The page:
|Bisochitos (New Mexico's Official State Cookie)|
This is a very special recipe that I'm sharing with you today! This is one of my favorite recipes in the whole wide world! Ever heard of biscochitos? These delightful little cookies are the official state cookie of New Mexico. There are several variations of this recipe, but the flavors are the same... cinnamon sugar and anise. Some people use shortening instead of lard. Some people use anise oil instead of the real thing. Some people use brandy or rum instead of white wine. And then there's the measurements of the ingredients.
I'll be honest with you. When I was growing up, I just didn't get why people liked biscochitos. They were boring. I only liked them when my grandma put frosting on them. And depending on who made them, sometimes they weren't sweet. So I spent the first 20 years of my life not really eating biscochitos. And I loved that they seem to be a holiday treat or a special occasion treat, which now seems like a crime! (Though I have to admit that I usually only make them for Christmas because they can be time consuming. But I really should make them more often!)
As the story usually goes with me, one day I found myself craving biscochitos. Homemade biscochitos. My mom took a recipe we found and asked my grandma how she made hers. With my grandma's adjustments and hints, I made my first batch of biscochitos.
Now every year, I make biscochitos to give away during the holidays. And it seems like every year I never make enough, even though one batch makes about 8 dozen cookies.
My biscochitos are the sweeter kind, but not overly so. There are some that make them that aren't sweet at all or mildly sweet. I also make mine a little more thin-- a little less than 1/4 inch thin (some people make them like 1/2 or more in thickness). I find that when they're thinner as well as creaming the lard (have to use lard!), the cookies melt in your mouth a little bit more. And I also dip them in the cinammon sugar mixture before AND after they bake.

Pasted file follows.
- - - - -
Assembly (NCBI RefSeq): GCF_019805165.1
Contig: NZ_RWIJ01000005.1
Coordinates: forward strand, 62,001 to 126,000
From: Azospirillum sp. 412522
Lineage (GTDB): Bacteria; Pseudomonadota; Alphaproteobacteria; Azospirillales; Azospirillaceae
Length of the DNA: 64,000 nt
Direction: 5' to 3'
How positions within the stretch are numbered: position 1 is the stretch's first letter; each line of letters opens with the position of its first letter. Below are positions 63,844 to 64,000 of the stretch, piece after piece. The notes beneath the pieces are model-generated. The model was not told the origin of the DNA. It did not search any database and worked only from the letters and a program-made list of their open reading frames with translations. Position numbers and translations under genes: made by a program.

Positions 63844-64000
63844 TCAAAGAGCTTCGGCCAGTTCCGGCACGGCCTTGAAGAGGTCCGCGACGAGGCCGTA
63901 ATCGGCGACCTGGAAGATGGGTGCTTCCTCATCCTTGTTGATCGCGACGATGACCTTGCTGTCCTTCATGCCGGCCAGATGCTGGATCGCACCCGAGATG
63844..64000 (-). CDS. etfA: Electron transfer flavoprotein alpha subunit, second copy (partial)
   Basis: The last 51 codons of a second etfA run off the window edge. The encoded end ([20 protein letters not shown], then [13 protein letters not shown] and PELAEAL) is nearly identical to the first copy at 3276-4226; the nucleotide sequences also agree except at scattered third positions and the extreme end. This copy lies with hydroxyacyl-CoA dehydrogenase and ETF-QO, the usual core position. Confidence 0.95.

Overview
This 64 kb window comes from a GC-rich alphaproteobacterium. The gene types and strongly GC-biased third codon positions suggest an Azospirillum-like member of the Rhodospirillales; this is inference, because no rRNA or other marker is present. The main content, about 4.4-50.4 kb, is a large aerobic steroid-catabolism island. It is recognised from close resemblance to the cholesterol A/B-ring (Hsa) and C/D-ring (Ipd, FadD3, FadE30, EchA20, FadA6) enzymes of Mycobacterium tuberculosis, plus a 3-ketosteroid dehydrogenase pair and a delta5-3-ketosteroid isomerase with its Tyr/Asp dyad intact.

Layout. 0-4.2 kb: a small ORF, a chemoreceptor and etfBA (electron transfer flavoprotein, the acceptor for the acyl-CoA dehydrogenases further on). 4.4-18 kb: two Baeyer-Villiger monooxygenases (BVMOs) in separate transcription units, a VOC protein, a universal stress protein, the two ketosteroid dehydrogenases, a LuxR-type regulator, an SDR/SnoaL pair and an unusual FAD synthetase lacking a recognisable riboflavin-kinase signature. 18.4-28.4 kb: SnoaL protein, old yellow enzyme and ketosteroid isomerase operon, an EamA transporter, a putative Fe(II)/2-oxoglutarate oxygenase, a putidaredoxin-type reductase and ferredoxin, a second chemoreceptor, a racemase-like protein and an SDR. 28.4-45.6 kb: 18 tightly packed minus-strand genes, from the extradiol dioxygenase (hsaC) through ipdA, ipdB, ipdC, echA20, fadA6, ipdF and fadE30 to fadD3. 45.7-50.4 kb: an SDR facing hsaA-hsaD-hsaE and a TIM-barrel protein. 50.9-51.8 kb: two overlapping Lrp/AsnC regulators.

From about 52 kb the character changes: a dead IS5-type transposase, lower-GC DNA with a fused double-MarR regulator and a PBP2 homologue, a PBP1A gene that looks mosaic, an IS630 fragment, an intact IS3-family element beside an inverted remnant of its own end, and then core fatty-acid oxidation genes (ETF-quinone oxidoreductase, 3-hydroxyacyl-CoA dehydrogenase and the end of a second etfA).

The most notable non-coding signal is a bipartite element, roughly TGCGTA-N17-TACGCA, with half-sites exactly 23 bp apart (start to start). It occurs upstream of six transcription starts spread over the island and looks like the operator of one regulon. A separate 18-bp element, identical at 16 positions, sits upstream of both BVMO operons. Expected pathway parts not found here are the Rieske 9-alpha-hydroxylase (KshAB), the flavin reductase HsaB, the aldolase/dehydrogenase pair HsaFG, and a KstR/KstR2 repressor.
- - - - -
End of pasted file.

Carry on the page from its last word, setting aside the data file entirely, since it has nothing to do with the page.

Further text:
I hope that you'll give biscochitos a try. They're different, but they're homey for me. New Mexican comfort food, definitely!
If you like this recipe, please try my Biscochito Tiramisu recipe!! These cookies and the tiramisu recipe were featured in Albuquerque the Magazine in the September 2012 issue!
Secrets to my family's biscochitos:
|Before: Whole anise seeds|
|After: ground anise seeds|
1. Grind the anise seeds to release the oils.
2. Use lard! I know it sounds gross, but you gotta use it.
3. Cream the lard until very fluffy. Kinda like frosting consistency. About 5 minutes.
|St. Clair's Riesling|
4. Use good inexpensive white wine. I like to use a sweeter wine & to support New Mexico wines!
My grandma says to use the cheapest thing or stuff you wouldn't drink,
but why would you want to have that on hand?
(Though hers were good and she used to use my grandpa's AWFUL homemade wine!)
|Official state cookie of New Mexico|
|One of my favorite cookies!|
|Check out the detail of all that goodness!|
A T&H family recipe
6 c. flour
1/4 tsp. salt
3 tsp. baking powder
1 1/2 c. sugar
3 tsp. anise seed (freshly ground or smashed to release the oils)
2 c. lard (a small 16 oz. carton)
1/4 c. white wine (I like to use a semi-sweet wine, like a Riesling)
3/4 c. sugar
2 Tbs. cinnamon
- Preheat oven to 350 degrees.
- Sift flour with baking powder and salt.
- In a separate bowl, cream lard with sugar and freshly ground anise seeds until fluffy. (This is a very important step because you want a lot of air incorporated into the lard because it helps make the cookies lighter.)
- Beat in eggs one at a time.
- Mix in flour mixture and white wine until well blended.
- Refrigerate 1-2 hours. (Cover with plastic wrap so the dough doesn't dry out.) (Also, this is NOT a type of cookie dough you want to eat raw. So don't even try it!)
- Turn out portions of dough out on a floured surface and roll out to desired thickness (I usually like it about 1/4 of an inch thick).
- Cut into shapes with cookie cutter.
- Mix the 3/4 cup sugar and 2 tbsp of cinnamon in a small bowl.
- Dip tops of the cut out cookies in the cinnamon-sugar mixture.
- Bake 10-12 minutes or until edges start to turn a golden color.
- Remove from oven and immediately dip the tops of the cookies again in the cinnamon-sugar mixture.
- Place cookies on cooling sheet and allow to cool completely. (Don’t try to taste them right out of the oven… they’re only good after they’ve cooled completely.)
Makes about 8 dozen cookies, depending on the size.